Relying on Pinchback v. Pinchback, 341 S.W.2d 549 (Tex.Civ.App. — Fort Worth 1960, writ ref'd n.r.e.), plaintiffs submit that the trial judge erred reversibly in denying them a hearing on the disqualification motion, especially since "(a) full hearing might disclose other financial involvements between Judge Moore, her brother and the bank which would provide other indicia of her potential interest in a result favorable to the bank in this case." We do not agree. In Pinchback, there was a disputed fact issue, joined by the pleadings, as to whether the presiding trial judge previously had assumed the role of counsel in the adoption matter over which he later presided. The appellate court held, and rightly so we believe, that "when there is a dispute as to the facts, . . ." of the judge's disqualification, the judge must hear evidence, and it is error to refuse a hearing even if the judge personally knows he is not disqualified. That is not the situation here. In the present case, the financial transactions upon which plaintiffs base their disqualification demand are unchallenged as assertions of fact. Where the facts alleged to disqualify a judge are unchallenged, or admitted as here, the judge does not err by failing to conduct a factual hearing, for then the question of disqualification is one of law. And we have held that the alleged facts, taken as true, did not disqualify Judge Moore from participating in the summary judgment proceedings. The situation does not change, and the disqualifying motion does not gain stature, by an assertion that a hearing might indicate an interest other than the one alleged by which the judge may be disqualified. The assertion is an apparition without form of legal substance and does not meet the requirement of a positive and unequivocal fact statement. Clegg v. Temple Lumber Co., supra. Plaintiffs' points of error two and three are overruled.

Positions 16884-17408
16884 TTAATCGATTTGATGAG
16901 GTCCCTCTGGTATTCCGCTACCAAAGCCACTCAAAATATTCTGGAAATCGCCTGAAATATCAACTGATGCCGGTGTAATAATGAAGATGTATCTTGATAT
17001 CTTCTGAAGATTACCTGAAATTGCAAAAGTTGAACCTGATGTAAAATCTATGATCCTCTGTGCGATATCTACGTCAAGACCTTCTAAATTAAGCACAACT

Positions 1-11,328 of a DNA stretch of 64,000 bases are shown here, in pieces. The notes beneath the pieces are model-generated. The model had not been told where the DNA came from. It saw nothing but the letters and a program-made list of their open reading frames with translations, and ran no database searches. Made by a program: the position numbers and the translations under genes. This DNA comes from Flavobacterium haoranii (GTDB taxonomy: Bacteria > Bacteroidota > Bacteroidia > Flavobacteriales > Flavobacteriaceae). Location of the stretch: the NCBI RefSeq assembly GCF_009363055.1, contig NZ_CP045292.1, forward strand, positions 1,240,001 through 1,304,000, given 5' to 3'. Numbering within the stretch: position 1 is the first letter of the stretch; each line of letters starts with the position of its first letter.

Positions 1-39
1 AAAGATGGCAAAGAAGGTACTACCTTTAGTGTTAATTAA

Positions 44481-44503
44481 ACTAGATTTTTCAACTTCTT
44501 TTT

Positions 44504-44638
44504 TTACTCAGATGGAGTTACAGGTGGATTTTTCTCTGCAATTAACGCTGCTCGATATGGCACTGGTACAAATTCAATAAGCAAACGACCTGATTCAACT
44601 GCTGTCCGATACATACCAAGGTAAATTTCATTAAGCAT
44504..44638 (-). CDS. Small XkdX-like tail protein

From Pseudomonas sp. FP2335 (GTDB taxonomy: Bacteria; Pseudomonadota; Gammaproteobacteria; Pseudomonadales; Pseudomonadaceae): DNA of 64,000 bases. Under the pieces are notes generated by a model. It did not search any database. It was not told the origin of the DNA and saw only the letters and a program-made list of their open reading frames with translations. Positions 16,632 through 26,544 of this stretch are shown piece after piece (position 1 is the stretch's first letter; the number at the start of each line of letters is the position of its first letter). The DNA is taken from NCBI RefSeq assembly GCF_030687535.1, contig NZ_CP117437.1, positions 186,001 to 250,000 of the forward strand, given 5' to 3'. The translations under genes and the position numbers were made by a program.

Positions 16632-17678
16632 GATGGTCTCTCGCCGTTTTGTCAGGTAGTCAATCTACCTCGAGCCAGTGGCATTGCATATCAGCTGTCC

In entering summary judgment in the state of the record, the trial court necessarily found that the previously entered summary judgments and instructed verdict judgment in favor of the other defendants operated to bar or to estop plaintiffs from proceeding against the bank. To be effective, the bar would be under the doctrine of res judicata, and the estoppel would be by virtue of the doctrine of collateral estoppel by judgment. In either case, the prerequisite is a final judgment on the merits upon which the applicable doctrine is operative. Plaintiffs dispute the applicability of either doctrine. By their first point of error, plaintiffs submit that summary judgment was improper for three reasons. Those reasons are (1) that the judgments rendered in favor of all defendants except the bank did not have that finality that would bar or estop plaintiffs from proceeding against the bank; (2) but, even assuming the finality of the judgments, there is a lack of the requisite elements constituting res judicata and estoppel; and (3) in any event, the liability asserted against the bank is primary rather than derivative from a respondeat superior relationship. Again, reference must be made to the prior proceedings.

The basic allegations contained in plaintiffs' third amended original petition, the trial petition, are concisely stated in the opinion recorded at 461 S.W.2d 138, and are not repeated here. Suffice it to state that the petition charged the bank and the other defendants — as officers, directors, employees, agents, servants and attorneys of the bank — to be joint tort feasors, with joint and several liability, in the fraudulent and conspiratorial conversion of plaintiffs' properties. In essence, the petition charged that the objectionable acts of the bank's representatives were the very acts of the bank itself. There was no allegation of bank liability for an act not charged against one or more of the other defendants, although plaintiffs were privileged, had they desired, to proceed against the bank only.